LOOKING BACK: Van Cleef was first white settler in Seneca Falls
Lawrence Van Cleef was not just the first permanent white settler in Seneca Falls, he was also an American Revolutionary War soldier who fought alongside General Washington at Valley Forge. His story is filled with notable events that helped shape the history of Seneca Falls and even New York State.
The Early Life of Lawrence Van Cleef
Born in Freehold, N.J. in 1754, Lawrence Van Cleef was among the fifth generation of Van Cleefs that emigrated from Holland and settled on Long Island. He was part of many notable events as a soldier in the American Revolution, serving in both the 1st and 3rd Regiments of the New York Continental Line. He was in the Battle of White Plains and was with General Washington at Valley Forge.
The Sullivan Expedition of 1779
Van Cleef was part of the Sullivan Expedition of 1779, one of the 100 men of Major Gansevort’s detachment. When the Sullivan Expedition forces returned to the north end of Seneca Lake after having advanced as far south and west as near Geneseo, they were ordered to proceed east to Albany. This led Van Cleef to a beautiful spot in Seneca Falls that he would remember for years to come.
Choosing Seneca Falls as Home
Van Cleef returned to Seneca Falls almost a decade later, in 1789, to establish a settlement. He chose The Flats — the islands on the Seneca River running through what became the town and village of Seneca Falls — near where Job Smith was living “temporarily.” Smith built a crude “shelter” for some protection against the weather. In contrast, Van Cleef constructed a double log house — the first log house erected by white settlers in this area.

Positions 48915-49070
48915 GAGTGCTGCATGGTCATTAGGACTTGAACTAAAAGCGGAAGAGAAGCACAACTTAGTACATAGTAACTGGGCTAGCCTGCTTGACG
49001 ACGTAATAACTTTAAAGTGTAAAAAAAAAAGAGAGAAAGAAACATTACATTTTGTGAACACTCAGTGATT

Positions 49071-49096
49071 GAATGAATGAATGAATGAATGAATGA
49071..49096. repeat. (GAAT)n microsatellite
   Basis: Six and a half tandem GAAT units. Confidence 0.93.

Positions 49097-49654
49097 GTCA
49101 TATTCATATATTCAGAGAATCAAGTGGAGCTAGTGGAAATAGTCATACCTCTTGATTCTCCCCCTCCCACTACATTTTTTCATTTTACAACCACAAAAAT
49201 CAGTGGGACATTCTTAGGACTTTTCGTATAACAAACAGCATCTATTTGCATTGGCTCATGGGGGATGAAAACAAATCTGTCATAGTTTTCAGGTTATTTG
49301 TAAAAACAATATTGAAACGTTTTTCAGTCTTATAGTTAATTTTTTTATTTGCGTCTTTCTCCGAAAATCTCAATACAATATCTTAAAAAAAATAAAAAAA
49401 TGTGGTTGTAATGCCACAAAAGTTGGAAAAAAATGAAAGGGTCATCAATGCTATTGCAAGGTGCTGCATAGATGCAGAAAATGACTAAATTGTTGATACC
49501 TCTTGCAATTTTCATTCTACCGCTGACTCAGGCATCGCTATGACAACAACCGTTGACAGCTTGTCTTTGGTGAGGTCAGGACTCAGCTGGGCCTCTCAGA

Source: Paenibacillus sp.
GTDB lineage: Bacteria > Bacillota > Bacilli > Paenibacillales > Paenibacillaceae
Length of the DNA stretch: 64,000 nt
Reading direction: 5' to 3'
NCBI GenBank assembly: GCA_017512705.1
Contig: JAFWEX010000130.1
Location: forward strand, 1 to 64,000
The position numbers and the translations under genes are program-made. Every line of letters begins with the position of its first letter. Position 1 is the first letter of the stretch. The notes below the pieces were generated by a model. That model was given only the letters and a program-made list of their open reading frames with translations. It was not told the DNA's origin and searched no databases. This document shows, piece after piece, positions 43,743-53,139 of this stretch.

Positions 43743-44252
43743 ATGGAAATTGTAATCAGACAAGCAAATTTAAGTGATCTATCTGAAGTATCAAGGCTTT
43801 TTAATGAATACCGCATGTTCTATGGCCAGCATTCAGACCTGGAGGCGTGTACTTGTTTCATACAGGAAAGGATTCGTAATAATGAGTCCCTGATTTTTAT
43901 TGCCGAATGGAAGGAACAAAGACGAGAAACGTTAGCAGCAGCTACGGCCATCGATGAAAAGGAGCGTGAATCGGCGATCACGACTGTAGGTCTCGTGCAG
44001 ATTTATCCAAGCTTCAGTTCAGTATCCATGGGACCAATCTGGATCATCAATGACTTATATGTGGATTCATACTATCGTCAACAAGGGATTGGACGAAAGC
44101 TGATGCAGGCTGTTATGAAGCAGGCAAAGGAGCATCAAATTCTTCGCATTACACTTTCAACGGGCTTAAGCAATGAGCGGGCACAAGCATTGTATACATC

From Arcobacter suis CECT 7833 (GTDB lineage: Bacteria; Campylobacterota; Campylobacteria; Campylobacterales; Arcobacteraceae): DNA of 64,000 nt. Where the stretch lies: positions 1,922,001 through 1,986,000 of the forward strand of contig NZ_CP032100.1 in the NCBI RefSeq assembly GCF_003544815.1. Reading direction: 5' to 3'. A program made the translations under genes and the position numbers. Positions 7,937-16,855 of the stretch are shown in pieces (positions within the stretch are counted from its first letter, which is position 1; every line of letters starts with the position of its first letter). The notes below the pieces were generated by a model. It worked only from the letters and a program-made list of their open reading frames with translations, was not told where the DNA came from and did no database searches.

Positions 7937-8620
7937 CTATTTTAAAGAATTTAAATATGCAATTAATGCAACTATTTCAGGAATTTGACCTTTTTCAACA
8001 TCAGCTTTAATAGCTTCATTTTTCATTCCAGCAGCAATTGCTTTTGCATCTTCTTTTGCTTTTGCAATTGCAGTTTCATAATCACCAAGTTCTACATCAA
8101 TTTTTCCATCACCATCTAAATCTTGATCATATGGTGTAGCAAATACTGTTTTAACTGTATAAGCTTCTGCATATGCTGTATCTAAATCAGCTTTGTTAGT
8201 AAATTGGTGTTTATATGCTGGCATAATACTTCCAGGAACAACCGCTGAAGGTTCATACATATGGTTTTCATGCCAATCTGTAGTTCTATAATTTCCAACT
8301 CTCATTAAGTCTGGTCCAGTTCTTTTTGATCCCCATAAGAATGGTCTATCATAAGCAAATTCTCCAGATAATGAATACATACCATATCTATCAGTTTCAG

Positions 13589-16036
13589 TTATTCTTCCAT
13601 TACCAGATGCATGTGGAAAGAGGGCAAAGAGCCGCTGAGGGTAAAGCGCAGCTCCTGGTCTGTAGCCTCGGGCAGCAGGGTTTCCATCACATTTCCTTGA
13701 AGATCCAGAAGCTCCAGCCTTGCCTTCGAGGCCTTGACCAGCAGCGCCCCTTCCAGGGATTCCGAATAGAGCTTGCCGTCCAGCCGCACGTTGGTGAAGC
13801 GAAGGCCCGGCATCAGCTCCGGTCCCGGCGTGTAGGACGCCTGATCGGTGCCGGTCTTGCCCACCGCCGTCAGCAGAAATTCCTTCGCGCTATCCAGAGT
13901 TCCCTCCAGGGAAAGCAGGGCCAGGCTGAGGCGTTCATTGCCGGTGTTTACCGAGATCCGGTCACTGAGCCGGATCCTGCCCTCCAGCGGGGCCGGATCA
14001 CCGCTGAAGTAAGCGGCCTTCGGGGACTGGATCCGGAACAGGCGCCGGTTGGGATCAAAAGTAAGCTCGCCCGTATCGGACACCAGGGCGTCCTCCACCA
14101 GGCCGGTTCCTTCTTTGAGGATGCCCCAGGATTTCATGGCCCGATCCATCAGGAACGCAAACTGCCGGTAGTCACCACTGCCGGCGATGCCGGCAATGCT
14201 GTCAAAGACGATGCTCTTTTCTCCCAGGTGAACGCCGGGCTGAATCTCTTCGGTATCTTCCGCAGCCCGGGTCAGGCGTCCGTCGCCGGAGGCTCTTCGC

Work on the Water
To make a living, Van Cleef worked with Job Smith, transporting goods and people around the Seneca River rapids in Seneca Falls. In the span of about one mile there was approximately a 50-foot change in elevation, making it impossible for loaded boats to safely navigate the rapids. The cargo was removed and carried on the nearby bank, while passengers walked around the rapids. The boats would be hauled through the rapids and reloaded on the other end. He and Smith had also turned to boat construction on Seneca Lake.
Van Cleef’s Family
Van Cleef’s wife was Sarah Angevine, and they had six children: Polly, Jane, Martha, George, Harriet, and Sally. Jane became Mrs. Jane Goodwin, and she was the first white child born in the Seneca Falls area. George Cunningham Van Cleef was born April 30, 1797, making him the first white male child born in the area.
- Van Cleef sold his land grant from the state of New York to William J. Vredenburgh for 600 acres in Lot 71 of the township of Cincinnatus in present-day Cortland County.
- Van Cleef survived an Indian attack in the settlement, in which his leg was injured.
- Vreedenburgh, who purchased Van Cleef’s land grant, became Seneca County’s first Assemblyman and State Senator.
Lawrence Van Cleef played a significant role in Seneca Falls’ history. He was the first permanent white settler in the area and helped establish the town as a center for water transportation and boat building. His legacy and contributions to Seneca Falls are still remembered today, with his historic poplar tree cane pieces preserved in the Seneca Falls Historical Society.
Lawrence Van Cleef’s story is a testament to the courage and resilience of the early settlers in America. He fought for his country during the American Revolution and went on to establish a thriving settlement in Seneca Falls. His impact on the town’s history continues to be felt today and provides a unique insight into the founding of one of New York State’s most significant communities.